Full Text Available Lymphedema is the chronic swelling of an extremity that occurs commonly after lymph node resection for cancer treatment. Recent studies have demonstrated that transfer of healthy tissues can be used as a means of bypassing damaged lymphatics and ameliorating lymphedema. The purpose of these studies was to investigate the mechanisms that regulate lymphatic regeneration after tissue transfer.Nude mice (recipients underwent 2-mm tail skin excisions that were either left open or repaired with full-thickness skin grafts harvested from donor transgenic mice that expressed green fluorescent protein in all tissues or from LYVE-1 knockout mice. Lymphatic regeneration, expression of VEGF-C, macrophage infiltration, and potential for skin grafting to bypass damaged lymphatics were assessed.Skin grafts healed rapidly and restored lymphatic flow. Lymphatic regeneration occurred beginning at the peripheral edges of the graft, primarily from ingrowth of new lymphatic vessels originating from the recipient mouse. In addition, donor lymphatic vessels appeared to spontaneously re-anastomose with recipient vessels. Patterns of VEGF-C expression and macrophage infiltration were temporally and spatially associated with lymphatic regeneration. When compared to mice treated with excision only, there was a 4-fold decrease in tail volumes, 2.5-fold increase in lymphatic transport by lymphoscintigraphy, 40% decrease in dermal thickness, and 54% decrease in scar index in skin-grafted animals, indicating that tissue transfer could bypass damaged lymphatics and promote rapid lymphatic regeneration.Our studies suggest that lymphatic regeneration after tissue transfer occurs by ingrowth of lymphatic vessels and spontaneous re-connection of existing lymphatics. This process is temporally and spatially associated with VEGF-C expression and macrophage infiltration. Finally, tissue transfer can be used to bypass damaged lymphatics and promote rapid lymphatic regeneration.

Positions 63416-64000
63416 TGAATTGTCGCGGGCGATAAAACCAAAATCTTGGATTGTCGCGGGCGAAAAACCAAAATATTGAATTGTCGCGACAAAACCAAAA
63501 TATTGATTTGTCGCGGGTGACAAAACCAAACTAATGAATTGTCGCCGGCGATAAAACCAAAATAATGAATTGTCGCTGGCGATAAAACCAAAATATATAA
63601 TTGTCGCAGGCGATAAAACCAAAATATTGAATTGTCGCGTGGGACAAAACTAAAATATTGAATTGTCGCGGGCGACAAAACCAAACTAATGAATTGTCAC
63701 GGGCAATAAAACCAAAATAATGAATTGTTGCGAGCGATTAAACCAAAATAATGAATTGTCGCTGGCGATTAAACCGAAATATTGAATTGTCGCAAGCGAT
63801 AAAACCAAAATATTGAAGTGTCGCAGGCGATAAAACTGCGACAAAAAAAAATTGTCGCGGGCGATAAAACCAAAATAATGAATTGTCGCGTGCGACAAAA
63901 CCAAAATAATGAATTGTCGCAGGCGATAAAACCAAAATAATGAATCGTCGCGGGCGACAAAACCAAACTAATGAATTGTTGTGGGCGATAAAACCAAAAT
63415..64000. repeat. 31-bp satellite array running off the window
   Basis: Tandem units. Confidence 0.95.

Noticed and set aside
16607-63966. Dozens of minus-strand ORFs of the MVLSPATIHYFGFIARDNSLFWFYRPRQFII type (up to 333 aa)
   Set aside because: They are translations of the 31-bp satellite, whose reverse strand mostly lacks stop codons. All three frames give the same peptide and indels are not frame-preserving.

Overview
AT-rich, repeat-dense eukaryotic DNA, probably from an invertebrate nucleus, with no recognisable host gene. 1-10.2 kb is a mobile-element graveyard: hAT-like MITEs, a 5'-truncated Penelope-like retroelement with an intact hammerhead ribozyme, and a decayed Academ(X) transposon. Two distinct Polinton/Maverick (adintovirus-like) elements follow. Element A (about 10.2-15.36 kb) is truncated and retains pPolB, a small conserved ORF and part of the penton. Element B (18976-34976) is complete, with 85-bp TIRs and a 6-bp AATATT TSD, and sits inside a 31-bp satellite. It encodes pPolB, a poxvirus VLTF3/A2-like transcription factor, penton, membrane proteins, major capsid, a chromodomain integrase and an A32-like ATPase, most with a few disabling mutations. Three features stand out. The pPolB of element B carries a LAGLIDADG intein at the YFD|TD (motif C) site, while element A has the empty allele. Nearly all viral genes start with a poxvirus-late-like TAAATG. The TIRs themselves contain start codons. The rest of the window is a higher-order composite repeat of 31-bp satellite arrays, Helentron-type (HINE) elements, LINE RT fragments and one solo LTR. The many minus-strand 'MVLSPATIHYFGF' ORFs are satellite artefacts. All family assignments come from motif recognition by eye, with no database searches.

7. Kalman filter techniques for accelerated Cartesian dynamic cardiac imaging.